of Burton-heath;Marian Hacket, the fat ale-wife of Wincot,] I suspect we should read-Barton-heath. Barton and Woodmancot, or, as it is vulgarly pronounced, Woncot, are both of them in Gloucestershire, near the residence of Shakspeare's old enemy, Justice Shallow. Very probably too, this fat ale-wife might be a real character. STEEVENS.

Wilnecotte is a village in Warwickshire, with which Shakspeare was well acquainted, near Stratford. The house kept by our genial hostess, still remains, but is at present a mill. The meanest hovel to which Shakspeare has an allusion, interests curiosity, and acquires an importance: at least, it becomes the object of a poetical antiquarian's inquiries. T. WARTON.

Burton Dorset is a village in Warwickshire. RITson.

There is likewise a village in Warwickshire called Burton Hastings.

Among Sir A. Cockayn's Poems (as Dr. Farmer and Mr. Steevens have observed,) there is an epigram on Sly and his ale, addressed to Mr. Clement Fisher of Wincot.

The text is undoubtedly right.

There is a village in Warwickshire called Barton on the Heath, where Mr. Dover, the founder of the Cotswold games, lived.


fession a tinker? Ask Marian Hacket, the fat alewife of Wincot, if she know me not: if she say I am not fourteen pence on the score for sheer ale, score me up for the lyingest knave in Christendom. What, I am not bestraught: Here's

1 SERV. O, this it is that makes your lady mourn. 2 SERV. O, this it is that makes your servants droop.

LORD. Hence comes it that your kindred shun your house,

As beaten hence by your strange lunacy.
O, noble lord, bethink thee of thy birth;
Call home thy ancient thoughts from banishment,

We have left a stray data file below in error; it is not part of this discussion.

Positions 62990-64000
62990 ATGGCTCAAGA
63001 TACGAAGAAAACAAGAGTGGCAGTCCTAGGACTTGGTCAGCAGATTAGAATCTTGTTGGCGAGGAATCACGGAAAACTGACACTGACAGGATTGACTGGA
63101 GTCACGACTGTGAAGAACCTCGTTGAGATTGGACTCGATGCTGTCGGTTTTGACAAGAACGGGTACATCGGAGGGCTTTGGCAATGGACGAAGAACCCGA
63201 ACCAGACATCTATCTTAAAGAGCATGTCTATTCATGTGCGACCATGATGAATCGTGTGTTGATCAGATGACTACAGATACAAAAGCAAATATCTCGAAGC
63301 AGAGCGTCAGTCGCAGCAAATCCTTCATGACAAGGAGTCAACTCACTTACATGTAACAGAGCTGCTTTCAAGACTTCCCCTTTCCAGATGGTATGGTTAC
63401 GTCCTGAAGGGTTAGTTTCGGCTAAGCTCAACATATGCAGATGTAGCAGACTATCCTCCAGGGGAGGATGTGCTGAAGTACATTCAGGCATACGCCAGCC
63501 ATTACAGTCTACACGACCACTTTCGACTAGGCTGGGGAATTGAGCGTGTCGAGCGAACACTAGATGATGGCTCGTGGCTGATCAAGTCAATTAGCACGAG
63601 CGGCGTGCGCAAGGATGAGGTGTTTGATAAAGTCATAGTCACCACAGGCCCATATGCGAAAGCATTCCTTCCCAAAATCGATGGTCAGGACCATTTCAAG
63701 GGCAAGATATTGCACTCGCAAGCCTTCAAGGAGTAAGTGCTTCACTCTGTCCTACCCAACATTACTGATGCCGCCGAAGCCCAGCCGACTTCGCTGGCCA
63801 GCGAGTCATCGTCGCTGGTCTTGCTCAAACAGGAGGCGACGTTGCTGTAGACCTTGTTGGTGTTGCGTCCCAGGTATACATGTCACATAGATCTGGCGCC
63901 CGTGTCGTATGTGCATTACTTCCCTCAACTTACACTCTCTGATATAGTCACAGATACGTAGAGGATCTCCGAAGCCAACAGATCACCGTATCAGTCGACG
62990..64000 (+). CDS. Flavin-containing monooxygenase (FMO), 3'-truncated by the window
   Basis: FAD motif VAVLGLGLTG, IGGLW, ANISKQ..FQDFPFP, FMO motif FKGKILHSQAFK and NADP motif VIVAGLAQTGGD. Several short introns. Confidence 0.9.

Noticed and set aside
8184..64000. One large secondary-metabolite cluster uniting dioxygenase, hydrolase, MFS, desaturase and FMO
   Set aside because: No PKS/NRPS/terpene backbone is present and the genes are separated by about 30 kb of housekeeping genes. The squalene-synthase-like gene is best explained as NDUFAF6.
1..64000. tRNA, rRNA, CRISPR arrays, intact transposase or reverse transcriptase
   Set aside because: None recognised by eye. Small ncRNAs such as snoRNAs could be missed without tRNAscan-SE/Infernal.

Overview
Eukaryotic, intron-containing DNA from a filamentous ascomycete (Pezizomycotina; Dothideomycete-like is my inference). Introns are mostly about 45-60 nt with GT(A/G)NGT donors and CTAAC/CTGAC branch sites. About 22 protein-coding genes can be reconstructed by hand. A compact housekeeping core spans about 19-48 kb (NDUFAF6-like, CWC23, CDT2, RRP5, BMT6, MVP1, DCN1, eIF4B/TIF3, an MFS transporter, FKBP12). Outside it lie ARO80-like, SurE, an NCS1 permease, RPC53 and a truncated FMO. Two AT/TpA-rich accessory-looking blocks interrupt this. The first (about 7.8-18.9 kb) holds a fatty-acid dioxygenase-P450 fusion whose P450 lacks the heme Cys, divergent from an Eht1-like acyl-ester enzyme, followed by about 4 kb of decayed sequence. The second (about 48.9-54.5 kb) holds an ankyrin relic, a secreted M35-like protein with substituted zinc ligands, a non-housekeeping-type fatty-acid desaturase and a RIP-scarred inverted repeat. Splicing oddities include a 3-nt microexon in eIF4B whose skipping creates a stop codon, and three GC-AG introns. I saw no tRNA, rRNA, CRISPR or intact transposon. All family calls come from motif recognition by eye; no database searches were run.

And banish hence these abject lowly dreams:
Look how thy servants do attend on thee,
Each in his office ready at thy beck.

I am not bestraught:] I once thought that if our poet did not design to put a corrupted word into the mouth of the Tinker, we ought to read-distraught, i. e. distracted. So, in Romeo and Juliet :

"O, if I wake, shall I not be distraught," &c. For there is no verb extant from which the participle bestraught can be formed. In Albion's England, however, by Warner, 1602, I meet with the word as spelt by Shakspeare:

"Now teares had drowned further speech, till she as one
"Did crie," &c.

Again, in the old song, beginning: "When griping grief,” &c. No. 53. Paradyse of dainty Deuises, edit. 1576: "Be-straughted heads relyef hath founde."

Again, in Lord Surrey's translation of the 4th Book of Virgil's Eneid:

"Well near bestraught, upstart his heare for dread." STEEVENS.

Bestraught seems to have been synonymous to distraught or distracted. See Minsheu's DICT. 1617: " Bestract, a Lat. distractus mente. Vi. Mad and Bedlam." MALONE.

Wilt thou have musick? hark! Apollo plays,


And twenty caged nightingales do sing:
Or wilt thou sleep? we'll have thee to a couch,
Softer and sweeter than the lustful bed

On purpose trimm’d up for Semiramis.

Say, thou wilt walk; we will bestrew the ground:
Or wilt thou ride? thy horses shall be trapp'd,
Their harness studded all with gold and pearl.
Dost thou love hawking? thou hast hawks will soar
Above the morning lark: Or wilt thou hunt?
Thy hounds shall make the welkin answer them,
And fetch shrill echoes from the hollow earth.

1 SERV. Say, thou wilt course; thy greyhounds are as swift

As breathed stags, ay, fleeter than the roe.

2 SERV. Dost thou love pictures? we will fetch thee straight

Adonis, painted by a running brook :
And Cytherea all in sedges hid;
Which seem to move and wanton with her breath,
Even as the waving sedges play with wind.

LORD. We'll show thee Io, as she was a maid; And how she was beguiled and surpris'd, As lively painted as the deed was done.

3 SERV. Or Daphne, roaming through a thorny wood;

Scratching her legs that one shall swear she bleeds:
And at that sight shall sad Apollo weep,
So workmanly the blood and tears are drawn.

LORD. Thou art a lord, and nothing but a lord: Thou hast a lady far more beautiful Than any woman in this waning age.